On Defending the DIA: A Reply to Roberta Smith

In a June 13, 2013 photo, The Detroit Industry fresco by Mexican muralist Diego Rivera is seen at the Detroit Institute of Ar
In a June 13, 2013 photo, The Detroit Industry fresco by Mexican muralist Diego Rivera is seen at the Detroit Institute of Arts in Detroit. In a quest to balance the budget in cash-strapped Detroit, the city's emergency manager is proposing a controversial idea: sell the city's art. (AP Photo/Carlos Osorio)

When Emergency Manager Kevyn Orr suggested last spring that the DIA's art collection could be sold off to pay Detroit's creditors, he started a drama that has shown no sign of fading away -- just when you think the issue has been settled it re-appears with new urgency. Will the Detroit Institute of Arts' art collection really be privatized to pay the city's debts, or is the whole thing just a political gambit? It's hard to tell anything from outside Orr's offices, but it has spurred discussions of the social importance of art in an impoverished city, most recently in a defense of the DIA in yesterday's New York Times.

Some critics have followed the lead of Orr's spokeman Bill Nowling by asserting (and then sheepishly retracting) the claim that it is indefensible to maintain a valuable art collection while city workers lose their pensions.

Still others have asked why so much criticism of Detroit's bankruptcy focuses on the city's fine art museum, an elite institution that receives a lot of suburban visitors. Why isn't anyone as outraged about the cuts already suffered by the city parks department, say, or its public schools? The answer is obvious, but it would be self-defeating to sacrifice the DIA's art collection on the same altar of economic efficiency where we may currently find the mangled corpse of the Department of Recreation.

Which is why the defense of the DIA by New York Times art critic Roberta Smith is so unsatisfying in spite of its welcome assertion that any sale of the collection would be a betrayal of the public. Two arguments keep reappearing among defenders of the DIA's publicly-held collection. The first is the old-fashioned aesthetic claim that museums provide spaces to contemplate beauty and appreciate the best in human achievement. The second is really the most bizarre, yet in our desperate times the most common. It's the one Smith comes around to in her article: art as an instrument of economic development. Speaking of cuts to art and music in the public schools, she writes:

One reason such cuts are tolerated is America's shortsighted separation of education and economics. If the United States aims to produce more and import less, it needs designers and inventors of things to be produced. Such skills require just the kind of imagination and ingenuity that are nourished by art training from an early age and by museums.

Put aside, for the moment, the obviously wrong assumption that well-paying American industrial jobs have vanished because we lack designers. The bigger problem is the idea, from an art critic, that art is important for training little entrepreneurs. Even if this was true, or in any way provable, it's an awfully impoverished notion of art: we need Van Gogh today if we are to have an all-new Chevy Malibu in 2033. If only we separated education and economics in the United States, as Smith says we do. We do pretty much the opposite -- measure the "value" of educational institutions like schools and museums in terms of whatever financial value they can realize for creditors or consumers (today and those yet unborn).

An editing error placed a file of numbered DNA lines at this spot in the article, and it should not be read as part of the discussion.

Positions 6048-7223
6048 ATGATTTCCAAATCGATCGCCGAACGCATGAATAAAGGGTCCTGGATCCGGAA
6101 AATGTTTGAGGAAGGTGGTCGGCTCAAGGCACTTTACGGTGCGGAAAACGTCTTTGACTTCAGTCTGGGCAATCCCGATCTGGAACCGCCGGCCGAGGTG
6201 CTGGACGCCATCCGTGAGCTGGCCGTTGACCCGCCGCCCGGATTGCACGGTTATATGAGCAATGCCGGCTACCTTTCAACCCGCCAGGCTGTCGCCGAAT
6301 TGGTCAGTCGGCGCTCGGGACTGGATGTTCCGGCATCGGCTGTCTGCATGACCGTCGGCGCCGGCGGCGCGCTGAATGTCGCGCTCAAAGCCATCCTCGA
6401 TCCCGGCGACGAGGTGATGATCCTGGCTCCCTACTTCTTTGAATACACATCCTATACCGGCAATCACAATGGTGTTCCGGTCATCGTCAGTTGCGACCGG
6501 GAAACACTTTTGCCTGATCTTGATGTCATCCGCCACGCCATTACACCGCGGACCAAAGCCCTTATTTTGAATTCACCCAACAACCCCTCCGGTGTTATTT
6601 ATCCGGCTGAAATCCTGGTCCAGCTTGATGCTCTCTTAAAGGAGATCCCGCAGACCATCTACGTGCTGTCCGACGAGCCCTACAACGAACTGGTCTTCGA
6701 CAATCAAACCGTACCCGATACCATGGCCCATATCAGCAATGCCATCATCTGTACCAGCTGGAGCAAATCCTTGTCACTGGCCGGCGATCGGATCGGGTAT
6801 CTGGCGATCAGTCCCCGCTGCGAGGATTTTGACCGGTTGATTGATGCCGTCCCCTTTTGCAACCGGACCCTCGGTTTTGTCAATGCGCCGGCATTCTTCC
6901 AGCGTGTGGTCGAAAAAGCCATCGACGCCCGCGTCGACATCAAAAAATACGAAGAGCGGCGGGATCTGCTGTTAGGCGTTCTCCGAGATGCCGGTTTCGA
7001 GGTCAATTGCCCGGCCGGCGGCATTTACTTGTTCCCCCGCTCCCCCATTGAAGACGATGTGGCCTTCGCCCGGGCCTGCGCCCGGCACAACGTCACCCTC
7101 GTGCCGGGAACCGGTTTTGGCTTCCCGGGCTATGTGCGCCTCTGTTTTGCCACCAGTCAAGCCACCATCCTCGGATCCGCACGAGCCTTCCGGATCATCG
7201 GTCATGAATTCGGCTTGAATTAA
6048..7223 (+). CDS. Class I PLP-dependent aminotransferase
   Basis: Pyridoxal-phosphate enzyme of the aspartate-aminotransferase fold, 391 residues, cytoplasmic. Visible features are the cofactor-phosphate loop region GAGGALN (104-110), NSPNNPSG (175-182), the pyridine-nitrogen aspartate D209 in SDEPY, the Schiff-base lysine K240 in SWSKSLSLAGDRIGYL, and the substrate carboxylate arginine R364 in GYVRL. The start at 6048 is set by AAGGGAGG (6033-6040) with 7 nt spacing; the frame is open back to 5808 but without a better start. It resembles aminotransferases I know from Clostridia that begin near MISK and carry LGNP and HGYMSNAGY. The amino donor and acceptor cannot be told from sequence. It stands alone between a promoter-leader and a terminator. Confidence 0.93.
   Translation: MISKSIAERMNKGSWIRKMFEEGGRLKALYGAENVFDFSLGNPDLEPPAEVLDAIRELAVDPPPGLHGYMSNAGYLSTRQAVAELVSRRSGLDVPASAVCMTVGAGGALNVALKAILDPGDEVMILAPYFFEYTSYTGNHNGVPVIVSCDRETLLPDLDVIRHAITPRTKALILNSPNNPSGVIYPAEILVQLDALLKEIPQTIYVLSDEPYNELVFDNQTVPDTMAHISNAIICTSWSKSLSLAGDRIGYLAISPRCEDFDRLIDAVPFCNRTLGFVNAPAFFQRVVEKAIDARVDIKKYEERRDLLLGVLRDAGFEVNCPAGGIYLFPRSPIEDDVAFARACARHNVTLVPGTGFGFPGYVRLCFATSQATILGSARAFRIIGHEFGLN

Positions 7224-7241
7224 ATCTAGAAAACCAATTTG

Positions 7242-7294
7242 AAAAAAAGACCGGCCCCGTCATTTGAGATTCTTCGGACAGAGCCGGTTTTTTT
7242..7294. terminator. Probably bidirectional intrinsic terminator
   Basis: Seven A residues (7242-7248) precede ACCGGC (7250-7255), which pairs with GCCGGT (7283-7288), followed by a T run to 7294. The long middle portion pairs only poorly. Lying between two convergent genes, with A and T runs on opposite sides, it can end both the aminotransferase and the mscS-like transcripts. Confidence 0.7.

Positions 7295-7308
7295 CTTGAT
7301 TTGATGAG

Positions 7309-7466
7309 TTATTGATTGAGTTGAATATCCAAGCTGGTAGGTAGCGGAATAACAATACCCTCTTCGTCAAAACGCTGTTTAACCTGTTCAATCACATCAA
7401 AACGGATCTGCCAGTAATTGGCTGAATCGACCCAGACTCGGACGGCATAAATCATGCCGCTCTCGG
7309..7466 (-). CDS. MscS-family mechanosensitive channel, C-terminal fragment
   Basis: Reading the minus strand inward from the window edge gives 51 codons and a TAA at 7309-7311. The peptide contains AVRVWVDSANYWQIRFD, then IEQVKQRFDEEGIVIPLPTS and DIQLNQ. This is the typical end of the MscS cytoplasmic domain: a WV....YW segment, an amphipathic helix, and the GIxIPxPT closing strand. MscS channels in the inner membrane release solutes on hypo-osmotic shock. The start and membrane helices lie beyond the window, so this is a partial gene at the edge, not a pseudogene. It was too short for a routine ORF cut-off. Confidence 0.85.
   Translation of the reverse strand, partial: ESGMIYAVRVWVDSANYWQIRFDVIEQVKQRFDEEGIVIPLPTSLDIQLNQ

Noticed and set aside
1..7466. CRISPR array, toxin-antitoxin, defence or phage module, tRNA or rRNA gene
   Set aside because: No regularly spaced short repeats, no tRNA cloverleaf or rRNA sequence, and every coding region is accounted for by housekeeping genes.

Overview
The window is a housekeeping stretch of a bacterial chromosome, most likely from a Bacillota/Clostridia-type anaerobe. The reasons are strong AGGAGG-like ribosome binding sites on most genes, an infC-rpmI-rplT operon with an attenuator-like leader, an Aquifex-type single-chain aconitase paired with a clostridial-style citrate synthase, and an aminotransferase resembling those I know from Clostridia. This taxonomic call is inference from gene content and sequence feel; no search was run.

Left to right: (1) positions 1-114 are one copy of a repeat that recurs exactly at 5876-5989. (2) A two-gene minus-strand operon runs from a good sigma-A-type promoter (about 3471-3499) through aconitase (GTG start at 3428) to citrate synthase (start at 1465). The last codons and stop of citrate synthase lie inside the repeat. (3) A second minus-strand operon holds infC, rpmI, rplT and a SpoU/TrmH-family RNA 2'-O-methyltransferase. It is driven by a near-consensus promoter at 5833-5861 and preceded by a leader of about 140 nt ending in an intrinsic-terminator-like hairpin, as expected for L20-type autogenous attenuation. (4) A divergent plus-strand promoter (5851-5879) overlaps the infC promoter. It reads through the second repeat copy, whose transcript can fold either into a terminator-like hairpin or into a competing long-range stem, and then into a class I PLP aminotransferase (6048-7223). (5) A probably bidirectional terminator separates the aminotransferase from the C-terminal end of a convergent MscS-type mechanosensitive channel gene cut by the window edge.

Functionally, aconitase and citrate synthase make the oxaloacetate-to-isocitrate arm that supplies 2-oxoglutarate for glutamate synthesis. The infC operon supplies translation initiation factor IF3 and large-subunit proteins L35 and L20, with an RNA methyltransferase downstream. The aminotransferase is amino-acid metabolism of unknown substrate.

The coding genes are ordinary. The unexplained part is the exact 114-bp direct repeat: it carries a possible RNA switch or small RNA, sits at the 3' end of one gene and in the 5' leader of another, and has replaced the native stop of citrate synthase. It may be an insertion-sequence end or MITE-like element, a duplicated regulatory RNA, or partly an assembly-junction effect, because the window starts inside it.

The irony is that the jewel of the DIA's collection, Diego Rivera's Detroit Industry, is brilliantly resistant to all this, particularly the awkward business logic of art as an economic engine. For one thing, as a mural painted on the walls, Detroit Industry can't be sold without dismantling the building. It also, of course, dates to a revolutionary time, in both Mexico and the United States, in which fine art was routinely understood to have a radical purpose, to mobilize popular consciousness and to antagonize the middle classes. And I doubt it occurred to anyone in Depression-era Detroit that Rivera's mural would revitalize the Cass Corridor.

It doesn't square well with the elitist ideal of the museum as a space of "civic virtue," as Mark Styker describes it in his recent Free Press history of the DIA's finances. He quotes the museum's director in 1927, who spoke of the importance of "the beauty of art and the spiritual and moral beauties which lie beyond and above the beauty of art alone..." Detroit Industry, however, took great pains to irritate and scandalize the guardians of Detroit's "spiritual and moral beauties." And even as it has become canonical, a required destination for generations of Detroit-area school field trips, Rivera's mural remains provocatively open-ended, a dialectical account of industrial civilization built out of the clash of labor and capital, nature and technology, faith and science, the underdeveloped south and the industrialized north. Nor is it an artwork well suited to solitary contemplation, but one best viewed in a group, and as the beginning of an argument.

Of course, most elite art museums (and art critics) in other cities never have to justify their existence like the DIA does -- nobody ever asks the Art Institute of Chicago why its collection shouldn't just be sold to pay municipal debts. And maybe there's no point searching for a good answer to a stupid question. Incidentally, I think the DIA should be open longer; I think it should stay free to the people who sustain it; and I think our children should be taught to make and criticize art in all its forms. As for a defense of art and its value? Well, I like Detroit Industry, at least, because I enjoy exploring it, it makes me think, and I like to talk to other people about the questions it keeps raising. Other than that, I don't have a defense.